How Do Non Profits Work?

A nonprofit organization is defined as an business that has been incorporated and recognized under the laws of its state, and as a business that the Internal Revenue Service (IRS) has classified as a 501(c)(3), determined to be a public charity. The government term “501(c)(3)” enables businesses to operate under tax exempt laws with the idea that profits and revenue are shared with those that the organization seeks to serve. 

The term nonprofit is often used interchangeably with other names such as third sector, independent sector, voluntary sector, philanthropic sector, social sector, tax-exempt sector, or the charitable sector. Non profits serve a variety of purposes, from maintaining local parks and youth advocacy to public radio programs and immigration assistance. Essentially, non profits benefit society by implementing programs to assit communities with types of services that the government institutions feel necessary for the well being of society.   In doing so, non profit agencies relieve the governments burden in exchange for funding and special tax provisions.  The partnership between a nonprofit organization and government practices are mutually advantageous and ultimately benefit the cause, programs and individuals in which they support.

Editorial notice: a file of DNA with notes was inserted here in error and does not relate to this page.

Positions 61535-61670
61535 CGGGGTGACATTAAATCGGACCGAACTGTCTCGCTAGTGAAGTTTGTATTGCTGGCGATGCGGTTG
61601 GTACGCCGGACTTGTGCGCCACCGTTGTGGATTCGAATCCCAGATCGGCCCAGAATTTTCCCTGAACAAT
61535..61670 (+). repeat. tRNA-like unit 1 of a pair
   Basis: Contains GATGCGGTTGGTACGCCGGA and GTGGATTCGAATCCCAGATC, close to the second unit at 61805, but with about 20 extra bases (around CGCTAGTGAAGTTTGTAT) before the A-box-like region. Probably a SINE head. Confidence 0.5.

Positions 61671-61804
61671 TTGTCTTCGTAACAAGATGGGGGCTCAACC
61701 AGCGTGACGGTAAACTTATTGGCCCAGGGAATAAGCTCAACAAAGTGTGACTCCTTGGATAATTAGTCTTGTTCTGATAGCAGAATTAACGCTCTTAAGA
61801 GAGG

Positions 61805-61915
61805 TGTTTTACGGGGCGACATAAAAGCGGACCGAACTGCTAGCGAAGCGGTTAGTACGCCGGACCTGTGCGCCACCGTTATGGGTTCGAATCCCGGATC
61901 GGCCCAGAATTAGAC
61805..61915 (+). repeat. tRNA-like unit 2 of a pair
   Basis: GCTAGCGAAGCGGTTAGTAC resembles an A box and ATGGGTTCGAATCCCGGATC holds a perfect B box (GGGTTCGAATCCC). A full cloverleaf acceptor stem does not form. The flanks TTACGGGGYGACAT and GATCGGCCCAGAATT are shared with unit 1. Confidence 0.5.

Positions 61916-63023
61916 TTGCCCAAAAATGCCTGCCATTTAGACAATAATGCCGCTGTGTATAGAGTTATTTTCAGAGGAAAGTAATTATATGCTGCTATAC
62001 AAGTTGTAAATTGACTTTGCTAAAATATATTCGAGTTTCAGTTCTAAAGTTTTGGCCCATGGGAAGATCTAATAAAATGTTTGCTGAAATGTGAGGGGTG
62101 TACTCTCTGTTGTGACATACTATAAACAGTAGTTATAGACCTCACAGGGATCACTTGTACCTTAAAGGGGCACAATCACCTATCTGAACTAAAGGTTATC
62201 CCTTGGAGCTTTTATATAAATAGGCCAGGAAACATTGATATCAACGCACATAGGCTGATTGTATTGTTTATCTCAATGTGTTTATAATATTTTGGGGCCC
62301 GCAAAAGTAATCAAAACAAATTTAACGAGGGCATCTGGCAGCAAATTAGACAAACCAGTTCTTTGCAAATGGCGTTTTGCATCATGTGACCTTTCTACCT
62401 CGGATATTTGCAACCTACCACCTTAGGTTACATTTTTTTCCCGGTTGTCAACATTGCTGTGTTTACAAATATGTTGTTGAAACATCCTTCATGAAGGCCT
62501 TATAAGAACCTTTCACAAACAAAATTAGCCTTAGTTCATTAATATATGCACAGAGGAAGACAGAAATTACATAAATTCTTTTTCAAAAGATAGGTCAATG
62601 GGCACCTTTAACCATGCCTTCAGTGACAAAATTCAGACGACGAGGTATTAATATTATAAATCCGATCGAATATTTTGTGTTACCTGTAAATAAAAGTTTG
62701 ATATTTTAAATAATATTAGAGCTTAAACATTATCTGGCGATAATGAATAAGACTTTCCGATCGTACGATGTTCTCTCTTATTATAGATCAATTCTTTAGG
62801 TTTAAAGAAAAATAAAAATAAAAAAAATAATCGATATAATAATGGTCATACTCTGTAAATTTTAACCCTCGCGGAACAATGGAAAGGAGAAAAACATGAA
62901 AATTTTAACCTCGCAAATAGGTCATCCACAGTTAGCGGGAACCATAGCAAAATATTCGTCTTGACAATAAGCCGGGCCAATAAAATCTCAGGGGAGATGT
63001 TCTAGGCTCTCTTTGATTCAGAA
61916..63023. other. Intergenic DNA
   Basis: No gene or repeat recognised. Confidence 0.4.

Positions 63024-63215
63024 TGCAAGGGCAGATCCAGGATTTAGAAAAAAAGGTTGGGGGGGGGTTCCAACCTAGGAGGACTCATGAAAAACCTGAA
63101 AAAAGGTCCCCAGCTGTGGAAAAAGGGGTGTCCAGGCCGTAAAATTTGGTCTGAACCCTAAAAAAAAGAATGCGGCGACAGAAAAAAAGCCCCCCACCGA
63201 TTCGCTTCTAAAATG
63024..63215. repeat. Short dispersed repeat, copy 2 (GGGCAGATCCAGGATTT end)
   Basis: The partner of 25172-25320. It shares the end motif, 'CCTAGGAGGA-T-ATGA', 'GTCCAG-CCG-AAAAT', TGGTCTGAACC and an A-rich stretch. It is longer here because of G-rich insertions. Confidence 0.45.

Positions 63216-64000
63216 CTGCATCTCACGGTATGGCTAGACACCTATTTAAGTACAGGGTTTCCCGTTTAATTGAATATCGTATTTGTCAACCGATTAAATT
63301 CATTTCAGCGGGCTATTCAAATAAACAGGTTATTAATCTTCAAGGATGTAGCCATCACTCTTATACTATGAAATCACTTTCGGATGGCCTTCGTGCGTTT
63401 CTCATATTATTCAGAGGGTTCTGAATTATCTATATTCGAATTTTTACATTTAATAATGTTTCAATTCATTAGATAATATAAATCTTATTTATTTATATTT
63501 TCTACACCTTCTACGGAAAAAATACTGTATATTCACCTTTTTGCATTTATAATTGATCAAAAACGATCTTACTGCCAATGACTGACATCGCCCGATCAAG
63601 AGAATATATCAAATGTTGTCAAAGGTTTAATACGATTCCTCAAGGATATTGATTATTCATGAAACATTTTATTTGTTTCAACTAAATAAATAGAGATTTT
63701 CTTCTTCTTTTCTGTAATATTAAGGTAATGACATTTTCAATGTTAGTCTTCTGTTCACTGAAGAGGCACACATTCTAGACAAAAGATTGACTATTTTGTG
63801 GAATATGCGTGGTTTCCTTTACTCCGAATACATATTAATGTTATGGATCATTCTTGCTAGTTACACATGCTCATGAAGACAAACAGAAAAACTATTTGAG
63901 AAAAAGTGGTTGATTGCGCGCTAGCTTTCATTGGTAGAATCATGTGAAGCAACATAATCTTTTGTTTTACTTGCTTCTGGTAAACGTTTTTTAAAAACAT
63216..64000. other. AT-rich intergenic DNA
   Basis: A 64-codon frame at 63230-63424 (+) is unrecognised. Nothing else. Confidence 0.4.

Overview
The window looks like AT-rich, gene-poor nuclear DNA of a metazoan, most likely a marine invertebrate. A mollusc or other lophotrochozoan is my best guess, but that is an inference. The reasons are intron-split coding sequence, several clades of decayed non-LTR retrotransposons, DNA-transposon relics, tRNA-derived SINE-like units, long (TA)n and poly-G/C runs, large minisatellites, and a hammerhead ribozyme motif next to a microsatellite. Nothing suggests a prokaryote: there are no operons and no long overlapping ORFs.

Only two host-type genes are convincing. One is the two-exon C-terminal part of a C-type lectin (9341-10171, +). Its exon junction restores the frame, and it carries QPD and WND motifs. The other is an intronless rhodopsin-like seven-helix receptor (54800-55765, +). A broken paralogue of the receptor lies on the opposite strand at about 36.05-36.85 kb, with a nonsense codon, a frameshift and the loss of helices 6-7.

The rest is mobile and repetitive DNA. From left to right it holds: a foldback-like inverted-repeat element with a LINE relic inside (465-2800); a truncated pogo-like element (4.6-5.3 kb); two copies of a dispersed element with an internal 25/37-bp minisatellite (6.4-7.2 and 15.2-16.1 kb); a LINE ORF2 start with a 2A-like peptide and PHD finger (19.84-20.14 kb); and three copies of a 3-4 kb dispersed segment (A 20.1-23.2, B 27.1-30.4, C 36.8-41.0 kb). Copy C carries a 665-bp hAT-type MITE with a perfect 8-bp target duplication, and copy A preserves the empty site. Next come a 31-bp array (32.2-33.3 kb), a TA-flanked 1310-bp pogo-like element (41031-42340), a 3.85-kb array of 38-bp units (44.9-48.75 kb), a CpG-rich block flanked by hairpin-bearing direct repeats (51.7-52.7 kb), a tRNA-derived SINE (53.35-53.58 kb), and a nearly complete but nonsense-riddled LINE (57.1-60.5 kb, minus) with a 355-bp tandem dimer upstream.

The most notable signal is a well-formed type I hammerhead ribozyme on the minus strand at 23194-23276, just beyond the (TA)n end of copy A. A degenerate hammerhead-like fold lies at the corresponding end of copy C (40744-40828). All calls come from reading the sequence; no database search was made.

Aside from the typical employee structure that most organizations are made up of, a non profit’s business structure includes a team of advisors, referred to as the Board of Directors. A Board of Directors panel typically consists of individuals who are not employed or paid by the company but have joined others to ensure the credibility and accountability of the organization, Actively involved Board members often feel a sense of responsibility to the organization in which they serve and make certain that the companies mission statement is being carried out.